Hand-made pasta

There is nothing like the chewy deliciousness of thick home-made pasta.  If you’ve never had pasta that didn’t come dried in a box from a store, you are missing out!  Fortunately, there is an easy remedy: Make some!

I’m not Italian, but I have somehow inherited a love for all foods italienne.  If it comes with red sauce over pasta, especially baked with cheese on top, I’m in.  I also realize this fondness adds to my waistline, so I try not to do pasta too often.  One way I stick to that rule goal is by choosing homemade over store-bought. It’s a little more work, but oh, so worth it!

Tonight’s pasta adventures began when I was poking around online and found a pasta drying rack. This one, to be exact. I was in the mood for chewy-salty-hearty-goodness, and had all the ingredients…

Egg – one egg is about 1/3 of a cup.
Flour – one cup gets you close to the right consistency: you want the pasta dough sticky, not dry.
Salt – a pinch
Water – a splash, if you need it, which will depend on your weather, preferences and practice.

wp_20141031_005-2Egg + flour + salt + hands to massage it all together + a touch of water if needed = pasta dough.

Yes, like most other foods, pasta is far easier to make than manufacturers would have you believe.  It’s simple and wholesome and delicious, and you can make it yourself fairly quickly. And it’s fun!  You can do this in a bowl, but traditionally, you put a pile of flour on the rolling surface, mound it up and then crack an egg into a little hollow on the top – think Volcano shape – salt on the egg, and massage away.  Be sure to remove any rings or other jewelry you might be wearing, or you’ll find yourself soaking pasta out of teeny crevices days later.  Go ahead; ask me how I know this!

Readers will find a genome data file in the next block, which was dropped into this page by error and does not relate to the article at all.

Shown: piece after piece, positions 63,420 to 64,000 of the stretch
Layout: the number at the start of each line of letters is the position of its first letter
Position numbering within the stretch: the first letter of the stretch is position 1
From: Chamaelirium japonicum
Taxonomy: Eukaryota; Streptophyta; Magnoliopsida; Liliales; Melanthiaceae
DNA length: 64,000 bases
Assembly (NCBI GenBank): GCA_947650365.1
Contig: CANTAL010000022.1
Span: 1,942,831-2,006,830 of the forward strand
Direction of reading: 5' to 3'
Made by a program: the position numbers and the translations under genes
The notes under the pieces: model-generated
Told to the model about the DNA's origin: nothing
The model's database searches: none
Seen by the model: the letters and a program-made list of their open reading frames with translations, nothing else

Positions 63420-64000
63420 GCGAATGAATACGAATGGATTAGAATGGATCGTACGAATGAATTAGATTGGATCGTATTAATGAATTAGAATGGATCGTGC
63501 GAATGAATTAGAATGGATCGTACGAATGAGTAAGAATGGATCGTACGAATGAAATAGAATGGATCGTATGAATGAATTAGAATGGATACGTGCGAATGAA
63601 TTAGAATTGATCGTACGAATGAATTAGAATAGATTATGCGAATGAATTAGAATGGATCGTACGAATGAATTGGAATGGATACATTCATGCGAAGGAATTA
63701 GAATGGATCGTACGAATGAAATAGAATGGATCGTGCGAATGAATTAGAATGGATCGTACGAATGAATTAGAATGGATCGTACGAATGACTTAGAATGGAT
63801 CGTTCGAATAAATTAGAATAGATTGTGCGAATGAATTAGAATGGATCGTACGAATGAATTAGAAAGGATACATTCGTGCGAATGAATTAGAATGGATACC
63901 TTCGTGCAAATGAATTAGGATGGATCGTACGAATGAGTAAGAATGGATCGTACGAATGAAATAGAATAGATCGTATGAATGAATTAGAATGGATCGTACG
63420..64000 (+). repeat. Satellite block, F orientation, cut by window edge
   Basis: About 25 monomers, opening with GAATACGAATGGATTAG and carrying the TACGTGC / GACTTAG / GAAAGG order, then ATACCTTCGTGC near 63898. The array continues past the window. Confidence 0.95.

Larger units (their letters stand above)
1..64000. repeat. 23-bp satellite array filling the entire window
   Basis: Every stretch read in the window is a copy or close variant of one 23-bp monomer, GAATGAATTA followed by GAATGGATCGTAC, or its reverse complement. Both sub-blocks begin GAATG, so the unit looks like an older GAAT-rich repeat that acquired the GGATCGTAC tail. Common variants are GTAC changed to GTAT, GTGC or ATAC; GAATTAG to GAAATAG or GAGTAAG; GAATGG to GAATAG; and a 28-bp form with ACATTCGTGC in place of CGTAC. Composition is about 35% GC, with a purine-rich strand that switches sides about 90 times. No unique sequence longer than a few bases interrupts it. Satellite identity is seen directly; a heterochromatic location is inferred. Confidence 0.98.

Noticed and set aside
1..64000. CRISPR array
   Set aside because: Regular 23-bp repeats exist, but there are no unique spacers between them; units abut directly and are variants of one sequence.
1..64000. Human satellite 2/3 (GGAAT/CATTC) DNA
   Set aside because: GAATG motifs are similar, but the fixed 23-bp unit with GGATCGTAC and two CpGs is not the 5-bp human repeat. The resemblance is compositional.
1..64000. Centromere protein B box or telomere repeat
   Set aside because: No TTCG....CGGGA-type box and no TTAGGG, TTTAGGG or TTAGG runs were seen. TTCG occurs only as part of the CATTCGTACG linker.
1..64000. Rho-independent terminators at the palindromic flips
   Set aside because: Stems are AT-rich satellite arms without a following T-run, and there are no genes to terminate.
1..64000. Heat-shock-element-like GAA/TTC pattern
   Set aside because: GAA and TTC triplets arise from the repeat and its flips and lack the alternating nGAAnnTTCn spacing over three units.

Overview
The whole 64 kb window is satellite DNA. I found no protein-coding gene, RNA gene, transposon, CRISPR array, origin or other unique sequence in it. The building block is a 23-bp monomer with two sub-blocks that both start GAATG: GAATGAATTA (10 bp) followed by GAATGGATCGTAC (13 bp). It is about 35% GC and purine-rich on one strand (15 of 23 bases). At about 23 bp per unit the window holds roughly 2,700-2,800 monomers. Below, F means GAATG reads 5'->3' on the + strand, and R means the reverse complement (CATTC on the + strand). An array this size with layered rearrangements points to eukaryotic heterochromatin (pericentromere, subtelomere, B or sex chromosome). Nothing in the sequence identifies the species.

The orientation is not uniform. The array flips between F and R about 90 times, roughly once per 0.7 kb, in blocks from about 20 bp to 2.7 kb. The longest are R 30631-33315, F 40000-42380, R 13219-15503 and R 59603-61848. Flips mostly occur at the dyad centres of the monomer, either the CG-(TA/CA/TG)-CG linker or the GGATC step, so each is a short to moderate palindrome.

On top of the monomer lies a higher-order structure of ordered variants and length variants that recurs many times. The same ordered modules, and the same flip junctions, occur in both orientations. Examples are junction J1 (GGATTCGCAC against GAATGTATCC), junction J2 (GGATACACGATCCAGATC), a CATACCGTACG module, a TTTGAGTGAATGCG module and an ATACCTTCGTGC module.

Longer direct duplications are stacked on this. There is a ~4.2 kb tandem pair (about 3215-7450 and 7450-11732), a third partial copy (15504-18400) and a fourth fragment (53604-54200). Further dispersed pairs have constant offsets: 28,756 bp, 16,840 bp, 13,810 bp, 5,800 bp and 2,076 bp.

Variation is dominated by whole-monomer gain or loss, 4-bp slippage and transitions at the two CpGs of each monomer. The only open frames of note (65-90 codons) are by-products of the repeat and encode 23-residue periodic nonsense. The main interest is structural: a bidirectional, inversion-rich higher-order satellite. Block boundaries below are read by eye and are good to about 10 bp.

Once you have mixed together the ingredients and formed your dough, knead it for 3-5 minutes and then let it rest a few minutes.  Usually, this gives me long enough to wash up a bit and put away the various things I’ve pulled out of the cupboards. Or it gives you time to get out and set up your pasta roller.

On a lightly floured surface – say, my kitchen island – roll out your dough ball with a lightly floured rolling pin.  Or a wine bottle works, in a pinch – wrap in saran to keep the label ink from sticking.  Or simply press it flat and thin with your hands.  It’s better to roll so you can get a consistent thickness – or rather thinness – but if not, lumpy homemade pasta is still delicious.

Now, if you have a pasta machine, you get to play with it!  Prepare for multiple passes and readjusting your levers several times until you get what you want.  If you over work your pasta dough it will get a little tougher/rubberier, but really don’t worry.  It will still taste good and you’ll know for next time.  If you don’t have a machine, just roll it out and slice it thin.  A pizza cutter works, or even just a knife.  Aim for keeping the now-noodles the same thickness simply  because consistent size/shape helps cooking consistency.

I use my pasta tree, once I’ve cut my pasta, to keep it from sticking together in a steamy puddle.  Then, in small batches, drop it into rapidly boiling salted water.  When it floats to the top, it’s done and I pull it with a slotted spoon. Be aware that your noodles with grow in the water, so don’t plan for angel hair your first time…  Think pappardelle or tagliatelle your first try.

wp_20141031_012-2Here’s what I wound up with for my dinner: A nice hand-cut fettuccine which I covered with a yummy sausage-onion-and-tomato sauce I sautéed up while the water boiled and the pasta dough rested.


So, what are you pasta tricks and tips?  Share your pics with me in the comments!